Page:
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BethAnn Telford, an endurance athlete with brain cancer, will compete in the 2017 World Marathon Challenge on seven continents in seven consecutive days. Telford is the only cancer survivor and only American woman in the race. She will run to raise global awareness about brain cancer and raise $1 million for research supported by ABC2 (Accelerate Brain Cancer Cure).

The World Marathon Challenge is an amazing logistical and physical challenge to run seven marathons on seven continents in seven consecutive days. A challenge that can be found on the 7 ultimate achievements in endurance running list and the one that only 560+ people have accomplished in the world.

The first marathon is in Union Glacier, Antarctica, on Jan. 23. The 33 competitors from 13 different countries will then run in Chile, the United States, Spain, Morocco, the United Arab Emirates and Australia. Participants will spend about 60 hours in the air flying 38,000 km from the start point in Antarctica to the finish in Australia. Finishers will run 295 km or 183 miles in total.

“Competing in the World Marathon Challenge is a remarkable feat for anyone, but BethAnn takes the challenge to the next level as a brain cancer survivor,” said Max Wallace, CEO of ABC2. Telford, 47, was diagnosed with brain cancer in 2005 and still has active cancer cells in her body. She has not driven a car in 12 years because she has seizures often and is blind in her left eye. Her brain cancer also affected her bladder, which led to a surgery for a major bladder augmentation.

“I’ve overcome so many obstacles because of this cancer. When I’m running around the world, I will find a way to push through the pain and the fatigue by remembering who I’m representing. I wish to be an example of hope and inspiration to so many others fighting cancer or anyone who has faced a setback in their life.”

Telford, who started running marathons 15 years ago, is running to raise funds for brain cancer research. It's especially important for her to honor the children diagnosed with the disease.

"Since I wasn’t able to have kids, I’ve 'adopted' hundreds and hundreds of children [with pediatric cancer] where I’ve tried to instill in them, and their families, that there’s hope," she said. During the marathons, Telford said she'll be running with pictures of those children clipped to her race belt. She'll also be wearing New Balance running shoes, decorated by the children.

Telford has been training for the World Marathon Challenge for more than a year. She typically works out three hours a day by doing a variety of running, strength and core exercise routines. Her yoga training is sponsored by CorePower Yoga.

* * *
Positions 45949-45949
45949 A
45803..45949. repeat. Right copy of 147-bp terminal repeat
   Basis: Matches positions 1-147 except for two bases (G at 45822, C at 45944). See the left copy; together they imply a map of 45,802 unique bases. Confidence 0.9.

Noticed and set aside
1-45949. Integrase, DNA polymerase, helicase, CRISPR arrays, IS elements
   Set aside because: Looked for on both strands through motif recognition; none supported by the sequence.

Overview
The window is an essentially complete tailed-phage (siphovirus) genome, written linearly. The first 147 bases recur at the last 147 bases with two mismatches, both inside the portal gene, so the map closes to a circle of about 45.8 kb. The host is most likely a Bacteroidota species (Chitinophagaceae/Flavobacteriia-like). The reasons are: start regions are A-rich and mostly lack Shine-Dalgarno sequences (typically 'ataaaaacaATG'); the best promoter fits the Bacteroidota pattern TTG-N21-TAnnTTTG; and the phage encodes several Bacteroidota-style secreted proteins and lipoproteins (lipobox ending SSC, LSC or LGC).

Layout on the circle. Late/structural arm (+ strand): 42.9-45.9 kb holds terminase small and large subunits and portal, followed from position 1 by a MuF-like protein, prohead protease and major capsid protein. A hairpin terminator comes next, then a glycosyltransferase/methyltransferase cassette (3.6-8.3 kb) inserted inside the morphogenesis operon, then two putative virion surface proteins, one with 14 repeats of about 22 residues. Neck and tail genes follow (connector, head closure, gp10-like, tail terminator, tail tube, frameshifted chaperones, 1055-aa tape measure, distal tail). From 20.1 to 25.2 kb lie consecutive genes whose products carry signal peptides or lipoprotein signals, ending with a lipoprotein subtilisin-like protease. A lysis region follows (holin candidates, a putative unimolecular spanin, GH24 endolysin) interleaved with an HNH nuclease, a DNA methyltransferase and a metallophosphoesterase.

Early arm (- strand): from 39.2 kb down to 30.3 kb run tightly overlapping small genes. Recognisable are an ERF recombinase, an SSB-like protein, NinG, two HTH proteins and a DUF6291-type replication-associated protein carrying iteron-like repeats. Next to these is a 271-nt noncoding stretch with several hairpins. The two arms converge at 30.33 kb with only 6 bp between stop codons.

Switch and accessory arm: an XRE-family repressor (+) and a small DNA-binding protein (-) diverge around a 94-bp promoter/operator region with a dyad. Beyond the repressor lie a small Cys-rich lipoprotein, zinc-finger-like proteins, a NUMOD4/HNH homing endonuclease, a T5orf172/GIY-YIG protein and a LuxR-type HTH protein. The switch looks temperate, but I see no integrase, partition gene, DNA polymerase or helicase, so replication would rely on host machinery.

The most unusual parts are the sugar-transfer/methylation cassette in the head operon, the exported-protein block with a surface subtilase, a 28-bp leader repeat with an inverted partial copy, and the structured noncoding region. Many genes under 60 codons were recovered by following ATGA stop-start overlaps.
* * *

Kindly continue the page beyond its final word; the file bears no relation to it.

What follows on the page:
Since 2005, Telford has raised more than $835,000 for brain cancer research. With these series of marathons she hopes to cross the million-dollar mark. Donations can be made at www.btwmc.org. The donations will support ABC², a Washington DC-based venture philanthropy nonprofit organization that drives cutting-edge research and treatments for brain cancer and brain tumors.

Telford knows she won't be the first to cross the finish line. “My finish line is when these kids and adults have a cure for cancer,” said Telford.

The tentative event schedule:

  • Jan. 23 – Marathon in Antarctica
  • Jan. 24 – Marathon in Punta Arenas, Chile
  • Jan. 25 – Marathon in Miami
  • Jan. 26 – Marathon in Madrid
  • Jan. 27 – Marathon in Marrakech
  • Jan. 28 – Marathon in Dubai
  • Jan. 29 – Marathon in Sydney

Other notable participants include: Michael Wardian, an American who set the world’s record for fastest marathon; U.S. Olympic marathoner Ryan Hall; and Luke Wigman and Ibrar Ali, two former British soldiers who were badly injured in Afghanistan and Iraq, respectively.

About ABC² (Accelerate Brain Cancer Cure)

ABC² is focused on speeding the discovery of a cure for brain cancer. By applying an aggressive, venture funding approach not typically seen in the nonprofit sector, ABC² closes the current gaps in funding in order to catalyze research and rapidly bring new therapies to patients. ABC² has awarded more than 100 grants totaling $20 million in brain tumor research funding to highly qualified investigators and physician-scientists from 54 institutions and companies. To learn more, visit www.abc2.org.

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